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Valentine says Red Sox coaches were disloyal

Dustin Pedroia, manager Bobby Valentine, James Loney and Jarrod Saltalamacchia waited on the mound during a pitching change in the eighth inning against the Yankees.Elsa/Getty Images

NEW YORK — An otherwise standard radio interview took a sharp turn on Wednesday when Red Sox manager Bobby Valentine was asked whether his assistant coaches have been loyal during his turbulent season.

"No," he told WEEI. "You asked me what I feel; that's how I feel."

Did Valentine feel undermined by some of his coaches?

"Yes," he said. "Just what I feel."

Later in the day, Valentine expanded on his thoughts before the Red Sox played the Yankees.

"I thought I had just a feeling. I don't have any facts, just a feeling once in a while we weren't all on the same page," he said.


Asked if that was a factor in the team's demise, Valentine smiled.

"Oh, very little. I don't think that had anything to do with anything," he said. "They usually worked their way through anything that might have been misinterpreted."

Valentine would not name those coaches he felt were disloyal.

"No, no, no," he said. "There are situations during the year where I didn't think it was all for one or one for all, or whatever it is."

Valentine said he could not recall a specific situation.

"I'm just trying to be honest," he said.

In a story published in August, the Globe detailed the poor communication between Valentine and his coaching staff. Bench coach Tim Bogar and then-pitching coach Bob McClure admitted to having problems with the manager, and Valentine said his ability to manage the team was hampered by a lack of information getting to his office.

Valentine also has almost no relationship with bullpen coach Gary Tuck. Like Bogar, he was a holdover from the staff of former manager Terry Francona.

General manager Ben Cherington offered little comment on the matter Wednesday.

"[Valentine] expressed his feeling and that's his feeling," Cherington said. "If he feels that way, I'm sorry he feels that way. I don't know any examples that would lead to that kind of feeling. But that's his feeling. I'm not in his office all the time; I'm not in the clubhouse all the time.


"I don't know what exactly he was referring to. But he has a right to his opinion and expressed it. If he feels that way, I feel bad. I don't want any manager to feel that way."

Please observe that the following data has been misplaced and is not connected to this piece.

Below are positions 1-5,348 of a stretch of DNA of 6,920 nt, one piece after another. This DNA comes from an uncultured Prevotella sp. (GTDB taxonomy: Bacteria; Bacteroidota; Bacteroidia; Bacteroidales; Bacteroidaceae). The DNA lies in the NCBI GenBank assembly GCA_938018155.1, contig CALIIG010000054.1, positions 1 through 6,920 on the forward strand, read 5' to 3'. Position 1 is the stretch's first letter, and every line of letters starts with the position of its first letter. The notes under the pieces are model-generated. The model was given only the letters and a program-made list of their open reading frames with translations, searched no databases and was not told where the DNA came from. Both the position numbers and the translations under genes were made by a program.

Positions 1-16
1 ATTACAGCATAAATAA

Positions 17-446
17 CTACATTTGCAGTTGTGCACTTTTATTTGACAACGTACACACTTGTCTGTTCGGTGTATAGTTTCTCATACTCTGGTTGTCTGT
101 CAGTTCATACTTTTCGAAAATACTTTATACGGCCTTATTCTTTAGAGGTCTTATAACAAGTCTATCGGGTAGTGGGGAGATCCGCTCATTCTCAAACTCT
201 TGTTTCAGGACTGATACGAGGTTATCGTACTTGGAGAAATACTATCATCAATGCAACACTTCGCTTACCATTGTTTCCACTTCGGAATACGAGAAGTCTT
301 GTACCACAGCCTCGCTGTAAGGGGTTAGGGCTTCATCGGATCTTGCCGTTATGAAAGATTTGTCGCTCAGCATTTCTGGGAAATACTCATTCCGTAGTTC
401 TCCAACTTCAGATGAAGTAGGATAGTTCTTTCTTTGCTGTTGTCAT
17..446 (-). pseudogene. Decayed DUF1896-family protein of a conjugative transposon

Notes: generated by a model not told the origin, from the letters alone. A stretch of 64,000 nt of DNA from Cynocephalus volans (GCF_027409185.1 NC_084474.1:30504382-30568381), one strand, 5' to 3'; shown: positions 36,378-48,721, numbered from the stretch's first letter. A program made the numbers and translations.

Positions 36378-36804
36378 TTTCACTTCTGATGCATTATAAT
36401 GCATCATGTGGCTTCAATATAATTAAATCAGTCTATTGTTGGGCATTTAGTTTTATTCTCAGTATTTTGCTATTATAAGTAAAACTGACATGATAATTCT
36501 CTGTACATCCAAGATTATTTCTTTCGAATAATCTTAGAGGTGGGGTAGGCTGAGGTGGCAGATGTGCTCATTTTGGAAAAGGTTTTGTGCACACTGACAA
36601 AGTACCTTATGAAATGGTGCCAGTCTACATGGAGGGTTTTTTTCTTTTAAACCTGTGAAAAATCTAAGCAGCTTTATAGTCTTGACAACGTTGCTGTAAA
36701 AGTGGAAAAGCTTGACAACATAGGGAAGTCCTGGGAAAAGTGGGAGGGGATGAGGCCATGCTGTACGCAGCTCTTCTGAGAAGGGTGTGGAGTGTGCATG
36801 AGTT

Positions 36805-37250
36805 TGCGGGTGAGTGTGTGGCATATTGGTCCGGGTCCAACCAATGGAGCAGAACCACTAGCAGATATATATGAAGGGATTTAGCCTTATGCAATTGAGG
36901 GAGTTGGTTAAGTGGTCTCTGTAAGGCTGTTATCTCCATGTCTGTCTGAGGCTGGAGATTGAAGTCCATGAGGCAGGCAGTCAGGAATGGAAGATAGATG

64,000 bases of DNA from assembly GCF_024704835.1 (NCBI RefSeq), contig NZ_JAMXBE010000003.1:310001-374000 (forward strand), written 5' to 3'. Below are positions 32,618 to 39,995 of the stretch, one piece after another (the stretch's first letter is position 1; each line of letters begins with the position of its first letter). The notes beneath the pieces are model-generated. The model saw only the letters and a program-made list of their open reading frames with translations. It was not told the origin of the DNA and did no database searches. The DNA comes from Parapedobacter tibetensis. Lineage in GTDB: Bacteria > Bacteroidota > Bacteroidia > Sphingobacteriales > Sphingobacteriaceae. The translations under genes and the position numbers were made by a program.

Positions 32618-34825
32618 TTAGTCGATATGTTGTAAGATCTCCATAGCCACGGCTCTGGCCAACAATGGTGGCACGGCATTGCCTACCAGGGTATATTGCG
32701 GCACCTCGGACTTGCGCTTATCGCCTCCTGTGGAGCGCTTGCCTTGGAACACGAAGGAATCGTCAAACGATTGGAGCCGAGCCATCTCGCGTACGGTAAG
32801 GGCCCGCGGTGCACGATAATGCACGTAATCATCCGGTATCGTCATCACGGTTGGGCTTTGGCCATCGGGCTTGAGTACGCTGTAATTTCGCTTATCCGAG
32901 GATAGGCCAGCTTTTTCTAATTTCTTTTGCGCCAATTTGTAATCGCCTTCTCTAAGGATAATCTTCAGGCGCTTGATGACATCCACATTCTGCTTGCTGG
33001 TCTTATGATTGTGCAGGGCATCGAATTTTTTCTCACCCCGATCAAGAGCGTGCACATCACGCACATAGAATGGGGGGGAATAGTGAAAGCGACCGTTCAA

Cherington said Valentine never expressed those feelings to him.

"We talked a lot all year about the coaching staff and we did have to work through some issues,'' said Cherington. "That particular sentiment was not expressed."

Bogar, Tuck, and batting coach Dave Magadan were under contract before Valentine was hired as manager, and he was urged to retain them.

Because Valentine was not hired until late November, few coaches of major league caliber were available, and McClure was a compromise choice as the pitching coach.

"I think the process was all right. It was just late," Valentine said. "It was a difficult process. It was fine, but difficult."

On WEEI, Valentine said some of the hires he made for the staff were "bad decisions."

Valentine said he "absolutely" had the backing of owners John Henry and Tom Werner and team president Larry Lucchino.

"Ownership's been incredible," he said. "I didn't know very much of any of the three guys, but it seemed like when the things got worse one of them would always be there to say, 'Hang with them.' "


Valentine also said that Cherington backed him, although he did not go into detail.

Does Valentine regret taking what he called a "dream job" only 10 months ago?

"No. It's a great life experience," he said. "That's what life is. It wasn't always an enjoyable experience but it's been great. I'll look back on it and I'm sure I've learned from it.

"All of life's lessons. How to deal with good and bads, new people, old people, young people, and circumstance."

Peter Abraham can be reached at pabraham@globe.com. Follow him on Twitter @PeteAbe.